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People v. Ross

May 28, 2003

THE PEOPLE OF THE STATE OF ILLINOIS, PLAINTIFF-APPELLEE,
v.
GEORGE ROSS, DEFENDANT-APPELLANT.



Appeal from the Circuit Court of Cook County. Honorable Dennis J. Porter, Judge Presiding.

The opinion of the court was delivered by: Justice Wolfson

UNPUBLISHED

Following a jury trial, defendant George Ross was found guilty of first degree murder and sentenced to 38 years in prison. The judgment was affirmed on direct appeal. People v. Ross, Nos. 1-97-4116 and 1- 98-0968 (cons.) (1999) (unpublished order under Supreme Court Rule 23). Defendant subsequently filed a pro se petition pursuant to the Post-Conviction Hearing Act (Act) (725 ILCS 5/122 et seq. (West 2000)), which the trial court summarily dismissed as frivolous and patently without merit. On appeal, defendant contends that the summary dismissal was void because the trial court failed to rule on his petition within 90 days and did not notify him of the dismissal order within 10 days after its entry, as required by the Act. Defendant also contends that Public Act 83-942, eff. November 23, 1983, which amended the Act to provide for summary dismissals, violates the single subject clause of the Illinois Constitution (Ill. Const. 1970, art. IV, §8(d)). We affirm.

Defendant does not challenge the sufficiency of the evidence to support his conviction. The State's evidence showed that at about 2:30 p.m. on June 10, 1996, several people, including the victim Ryan Smith, were walking near a high school located at May and 103rd Streets in Chicago. Rodney Daniels and Shaun Jackson testified that defendant was standing in a bank parking lot across the street from the high school. Daniels and Jackson testified that Jonathon Johnson handed defendant a gun and told him to shoot. Defendant fired the gun once into the air and then shot five or six times into the crowd across the street. Smith fell to the ground, bleeding from a gunshot wound to his head. He was taken to the hospital where he was pronounced dead. Daniels and Jackson identified defendant in a police lineup and at trial as the shooter.

Officer Louis Watkins testified that at about 2:30 p.m. on June 10, 1996, he was on furlough and washing his truck near May and 103rd Streets. Officer Watkins heard gunshots, looked, and saw defendant firing a gun. Defendant was still holding the gun when he ran toward Officer Watkins. Officer Watkins drew his gun and identified himself as a police officer. Defendant fled the scene, while co-defendant Johnson dropped to the ground. Shortly thereafter, police arrived and spoke with Johnson. The police officers then went to defendant's home and arrested him.

Following closing arguments, the jury found defendant guilty of first degree murder. He was sentenced to 38 years in prison.

Defendant appealed his conviction and his assistant public defender filed a motion for leave to withdraw, pursuant to Anders v. California, 386 U.S. 738, 18 L. Ed. 2d 493, 87 S. Ct. 1396 (1967), in which he argued that no issues of merit exist warranting argument on appeal. This court found no issues of arguable merit, granted the public defender's motion for leave to withdraw, and affirmed the judgment. People v. Ross, Nos. 1-97-4116 and 1-98-0968 (cons.) (1999) (unpublished order under Supreme Court Rule 23).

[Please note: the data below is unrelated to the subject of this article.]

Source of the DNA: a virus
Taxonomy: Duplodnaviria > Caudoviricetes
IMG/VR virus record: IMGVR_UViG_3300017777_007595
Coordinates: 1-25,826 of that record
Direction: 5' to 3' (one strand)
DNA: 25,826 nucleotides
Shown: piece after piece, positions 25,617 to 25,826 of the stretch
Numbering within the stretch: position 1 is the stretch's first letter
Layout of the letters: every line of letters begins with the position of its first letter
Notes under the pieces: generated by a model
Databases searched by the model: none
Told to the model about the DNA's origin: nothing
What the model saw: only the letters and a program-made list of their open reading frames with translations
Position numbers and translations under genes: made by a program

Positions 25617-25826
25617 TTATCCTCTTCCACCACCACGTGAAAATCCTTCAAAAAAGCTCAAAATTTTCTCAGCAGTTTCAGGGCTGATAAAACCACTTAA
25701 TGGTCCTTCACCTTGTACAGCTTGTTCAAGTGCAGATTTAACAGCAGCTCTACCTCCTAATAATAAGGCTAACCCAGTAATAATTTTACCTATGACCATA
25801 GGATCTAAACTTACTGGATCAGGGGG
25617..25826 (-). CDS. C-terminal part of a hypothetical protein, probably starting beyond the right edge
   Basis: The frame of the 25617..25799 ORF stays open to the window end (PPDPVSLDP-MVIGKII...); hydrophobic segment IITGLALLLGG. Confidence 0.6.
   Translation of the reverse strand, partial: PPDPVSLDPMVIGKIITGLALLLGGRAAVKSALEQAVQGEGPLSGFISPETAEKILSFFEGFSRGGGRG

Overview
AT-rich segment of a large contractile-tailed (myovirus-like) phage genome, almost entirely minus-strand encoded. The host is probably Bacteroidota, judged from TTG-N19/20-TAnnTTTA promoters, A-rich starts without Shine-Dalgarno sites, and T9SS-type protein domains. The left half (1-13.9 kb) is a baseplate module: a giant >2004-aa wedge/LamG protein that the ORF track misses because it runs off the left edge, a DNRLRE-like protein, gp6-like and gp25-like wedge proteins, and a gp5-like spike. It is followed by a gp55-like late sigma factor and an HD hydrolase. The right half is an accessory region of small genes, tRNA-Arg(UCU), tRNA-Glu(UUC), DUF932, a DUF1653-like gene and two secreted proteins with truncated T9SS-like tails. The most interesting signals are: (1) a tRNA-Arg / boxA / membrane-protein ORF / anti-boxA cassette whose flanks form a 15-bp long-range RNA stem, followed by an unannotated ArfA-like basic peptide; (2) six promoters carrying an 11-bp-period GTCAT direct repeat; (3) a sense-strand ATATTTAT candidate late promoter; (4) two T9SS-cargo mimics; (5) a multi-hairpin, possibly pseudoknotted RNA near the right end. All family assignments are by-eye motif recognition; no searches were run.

Defendant filed a pro se post-conviction petition on October 30, 2000, alleging ineffective assistance of trial counsel. The trial court found that defendant's petition was time-barred because he did not file his petition within the statutory time limit. The court nevertheless addressed defendant's claims and found them to be frivolous and patently without merit. The written order summarily dismissing defendant's post-conviction petition was dated January 19, 2001, but file-stamped February 1, 2001. The report of proceedings from February 1, 2001, shows that the trial court made the following statements:

"This order is signed. It is down here from January the 19th. This will be, the petition for post-conviction relief is dismissed, and it is frivolous and patently without merit, pursuant to Chapter 725, Illinois Compiled Statutes, Act 5, Section 122-2. A, Parentheses 2. That will be, nunc pro tunc from 1-19-01.

I signed the order on the 19th, and they were in the court file. Evidently, the person on the 19th, didn't realize they were in there, so that is why it got today. So the clerk is directed to mail a certified copy of the order to the defendant within 30 days from today's date."

On February 6, 2001, a copy of the order dismissing his post-conviction petition was mailed to defendant. On July 18, 2001, this court granted defendant's motion for leave to file a late notice of appeal.

Defendant appeals, contending that the trial court's summary dismissal of his pro se post-conviction petition is void because the court failed to enter the dismissal order within 90 days of the petition being filed as required by section 122-2.1(a) of the Act.

Section 122-2.1(a) of the Act provides that "[w]ithin 90 days after the filing and docketing of each petition the court shall examine such petition and enter an order thereon pursuant to this Section." 725 ILCS 5/122-2.1(a) (West 2000). This statutory period of 90 days is mandatory, and failure to meet this requirement renders the dismissal void. See People v. Porter, 122 Ill. 2d 64, 84-85, 521 N.E.2d 1158 (1988).

In this case, the record indicates that the trial court examined defendant's pro se post-conviction petition and summarily dismissed it on January 19, 2001, within the 90-day statutory period. However, the trial court read the written order into the ...


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